NEWS
August 15, 2002
The Carroll County Farm Museum will play host Saturday to several orphaned Russian children who are visiting through a Frederick adoption agency. The six children, ages 6 to 10, will visit the farm museum in Westminster from 1 p.m. to 3 p.m. to see the grounds, buildings and farm animals. They will make lemonade and homemade ice cream. The Cherry Orchard Project, an adoption program of the Frank Adoption Center in Frederick, brings Russian orphaned children to the United States. The children, who speak primarily Russian and have not been told they are candidates for adoption, are on a holiday to see life in the United States.
NEWS
By Janene Holzberg, Special to The Baltimore Sun | July 15, 2011
Rita Allan is a biology teacher in the Howard County school system and was a biologist for 20 years before that, so when she learned that the Colombian boy who would be visiting her family likes science and nature, she took special note of their shared interest. Still, she and her husband, Steve, chose to keep their expectations low when they signed on with Kidsave International to host Duvan, an 11-year-old orphan, in their Columbia home for just over four weeks this summer. The couple, who have no children and have been awaiting the call to care for a child since becoming licensed foster parents in December 2009, didn't want to set themselves up for disappointment.
NEWS
August 15, 2002
The Carroll County Farm Museum will play host Saturday to several orphaned Russian children who are visiting through a Frederick adoption agency. The six children, ages 6 to 10, will visit the farm museum in Westminster from 1 p.m. to 3 p.m. to see the grounds, buildings and farm animals. They will make lemonade and homemade ice cream. The Cherry Orchard Project, an adoption program of the Frank Adoption Center in Frederick, brings Russian orphaned children to the United States. The children, who speak primarily Russian and have not been told they are candidates for adoption, are on a holiday to see life in the United States.
NEWS
By Lisa Respers and Lisa Respers,SUN STAFF | March 18, 1999
The four girls and one boy who arrived this week at Ring Factory Elementary School in Bel Air are pretty typical youngsters.They love playing basketball, eating ice cream and making friends. But for one month they are experiencing what other children probably take for granted -- living in America and having a family.It's part of an innovative adoption program in which Russian children live with families and attend school in Harford County while parents are sought for them. The program is designed to cushion the culture shock often experienced by children of international adoptions, while giving prospective parents a chance to get to know them.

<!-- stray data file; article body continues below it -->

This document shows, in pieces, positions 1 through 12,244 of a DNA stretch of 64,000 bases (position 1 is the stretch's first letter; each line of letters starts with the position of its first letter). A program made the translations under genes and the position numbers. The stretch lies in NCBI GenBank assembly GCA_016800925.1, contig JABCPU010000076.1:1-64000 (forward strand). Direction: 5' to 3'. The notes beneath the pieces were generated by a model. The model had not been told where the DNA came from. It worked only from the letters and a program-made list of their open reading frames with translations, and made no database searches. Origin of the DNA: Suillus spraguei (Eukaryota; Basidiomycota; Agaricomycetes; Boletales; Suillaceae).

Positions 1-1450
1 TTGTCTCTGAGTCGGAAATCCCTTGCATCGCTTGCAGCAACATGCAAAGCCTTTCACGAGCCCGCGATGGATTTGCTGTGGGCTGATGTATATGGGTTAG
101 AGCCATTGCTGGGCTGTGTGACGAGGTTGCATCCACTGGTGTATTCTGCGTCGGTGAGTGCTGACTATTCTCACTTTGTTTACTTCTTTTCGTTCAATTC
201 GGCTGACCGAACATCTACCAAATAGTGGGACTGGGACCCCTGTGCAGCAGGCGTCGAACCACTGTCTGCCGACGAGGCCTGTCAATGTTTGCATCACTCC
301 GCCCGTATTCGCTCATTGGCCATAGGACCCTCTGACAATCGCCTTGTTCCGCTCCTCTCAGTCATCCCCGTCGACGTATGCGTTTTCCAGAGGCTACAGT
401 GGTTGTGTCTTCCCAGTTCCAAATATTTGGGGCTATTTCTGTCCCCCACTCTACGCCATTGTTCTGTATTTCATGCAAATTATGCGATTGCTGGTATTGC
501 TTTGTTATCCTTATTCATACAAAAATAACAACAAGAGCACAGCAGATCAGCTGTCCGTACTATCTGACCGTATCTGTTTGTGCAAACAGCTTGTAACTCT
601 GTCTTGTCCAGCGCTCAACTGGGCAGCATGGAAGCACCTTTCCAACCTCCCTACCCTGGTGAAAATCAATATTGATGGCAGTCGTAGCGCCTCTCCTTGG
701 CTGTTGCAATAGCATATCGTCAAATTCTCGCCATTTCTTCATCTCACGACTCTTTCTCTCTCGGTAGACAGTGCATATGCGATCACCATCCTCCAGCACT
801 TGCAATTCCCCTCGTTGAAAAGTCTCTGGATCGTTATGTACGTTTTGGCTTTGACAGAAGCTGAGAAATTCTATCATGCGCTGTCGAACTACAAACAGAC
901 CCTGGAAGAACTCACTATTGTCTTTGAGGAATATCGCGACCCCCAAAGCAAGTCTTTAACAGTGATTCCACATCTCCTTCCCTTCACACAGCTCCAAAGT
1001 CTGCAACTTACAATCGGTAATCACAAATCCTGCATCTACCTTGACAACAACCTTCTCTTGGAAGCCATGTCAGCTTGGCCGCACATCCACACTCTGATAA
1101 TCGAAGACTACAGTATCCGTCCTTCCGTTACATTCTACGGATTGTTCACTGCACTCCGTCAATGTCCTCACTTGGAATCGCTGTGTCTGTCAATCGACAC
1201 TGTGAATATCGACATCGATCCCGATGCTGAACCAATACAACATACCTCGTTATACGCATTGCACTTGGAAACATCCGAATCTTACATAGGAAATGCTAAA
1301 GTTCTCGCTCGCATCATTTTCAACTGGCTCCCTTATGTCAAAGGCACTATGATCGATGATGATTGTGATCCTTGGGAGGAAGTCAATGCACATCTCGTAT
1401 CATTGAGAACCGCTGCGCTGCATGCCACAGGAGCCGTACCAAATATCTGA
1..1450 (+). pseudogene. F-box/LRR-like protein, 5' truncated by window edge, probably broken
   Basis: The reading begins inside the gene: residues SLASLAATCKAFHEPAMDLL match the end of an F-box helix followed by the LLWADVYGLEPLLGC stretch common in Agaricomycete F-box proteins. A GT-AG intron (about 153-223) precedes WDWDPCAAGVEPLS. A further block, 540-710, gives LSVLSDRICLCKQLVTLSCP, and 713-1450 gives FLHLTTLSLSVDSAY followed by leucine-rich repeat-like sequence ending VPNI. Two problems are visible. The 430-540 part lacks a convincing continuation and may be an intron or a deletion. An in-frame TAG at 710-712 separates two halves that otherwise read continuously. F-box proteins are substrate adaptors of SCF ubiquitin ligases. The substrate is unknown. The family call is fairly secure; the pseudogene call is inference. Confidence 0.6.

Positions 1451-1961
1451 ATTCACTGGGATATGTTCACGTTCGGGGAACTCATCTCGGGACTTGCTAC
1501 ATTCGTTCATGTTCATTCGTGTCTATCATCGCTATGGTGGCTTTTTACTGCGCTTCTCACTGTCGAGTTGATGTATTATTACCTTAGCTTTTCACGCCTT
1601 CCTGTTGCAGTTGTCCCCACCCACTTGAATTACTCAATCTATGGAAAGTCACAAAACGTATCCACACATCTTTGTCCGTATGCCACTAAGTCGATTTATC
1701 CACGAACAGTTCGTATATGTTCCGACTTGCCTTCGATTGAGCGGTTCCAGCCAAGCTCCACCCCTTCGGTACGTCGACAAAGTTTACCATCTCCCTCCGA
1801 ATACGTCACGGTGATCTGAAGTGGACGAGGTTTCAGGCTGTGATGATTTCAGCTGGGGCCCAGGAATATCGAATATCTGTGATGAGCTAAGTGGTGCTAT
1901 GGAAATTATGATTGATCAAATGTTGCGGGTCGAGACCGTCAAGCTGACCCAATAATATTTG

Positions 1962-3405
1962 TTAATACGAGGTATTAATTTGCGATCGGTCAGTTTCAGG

ENTERTAINMENT
By Dorothy Fleetwood | September 21, 1995
Children's FestivalBob McGrath and Big Bird from "Sesame Street" will head the bill of international talent at the 1995 International Children's Festival Saturday and Sunday at Wolf Trap Farm Park for the Performing Arts in Vienna, Va. The festival features performances by students from all over the world as well as hands-on workshops where children can learn wall painting from Africa, lei making from Hawaii, Navajo sand painting and origami from Japan.Young...
NEWS
By LARRY STURGILL | June 7, 1995
A year and a half ago, when Debbie McFadden walked through the door carrying a large shipping box, Jed Castelbaum, the owner of Parcel Plus, the mail and business services store in Dorsey's Search Village Center, greeted the new customer with his usual friendly smile.The package was one of many that Mr. Castelbaum would ship for her in the ensuing months, and a cordial business relationship developed quickly. But Mr. Castelbaum had no idea that his new customer soon would be instrumental in helping him and his wife, Susan, adopt a child from overseas.
NEWS
By Arthur Hartman | March 3, 1992
NO ASPECT of the cataclysmic economic breakdown afflicting the former Soviet people cries out for help as poignantly as the probable fate of millions of children, should the West not give them emergency medical aid.Americans can trust that U.S. medical professionals who administer vaccinations and medications are competent, that hospitals and clinics are sanitary, the needles sterile, the drugs safe.Parents in the former Soviet Union do not have this assurance. The new commonwealth can produce only 15 to 20 percent of the medical supplies it needs, and it does not have enough hard currency to import them.
NEWS
By Richard Irwin and William Wan and Richard Irwin and William Wan,SUN STAFF | August 3, 2005
A Harford County couple have been charged with manslaughter and related offenses in the January death of their 8-year-old adopted son - apparently from starvation. Samuel Merryman, 37, and his wife, Donna Merryman, 42, both of the 4400 block of Flintville Road in Whiteford, were each freed on $50,000 bail Monday, authorities said. The boy, Dennis Merryman, was one of four Russian children adopted in 2000 by the couple, who also have two children of their own and one from a previous relationship, according to their lawyer, Carl Schlaich.
NEWS
By FROM STAFF REPORTS | December 22, 2004
IN BALTIMORE COUNTY Russian story time to be offered at library PIKESVILLE -- A Winter Russian Story Time will be offered from 10:30 a.m. to 11 a.m. today at the Pikesville library branch, 1301 Reisterstown Road. Readers will present stories in English and Russian for children age 2 to 6. Children must be accompanied by an adult. Information: 410-887-1234.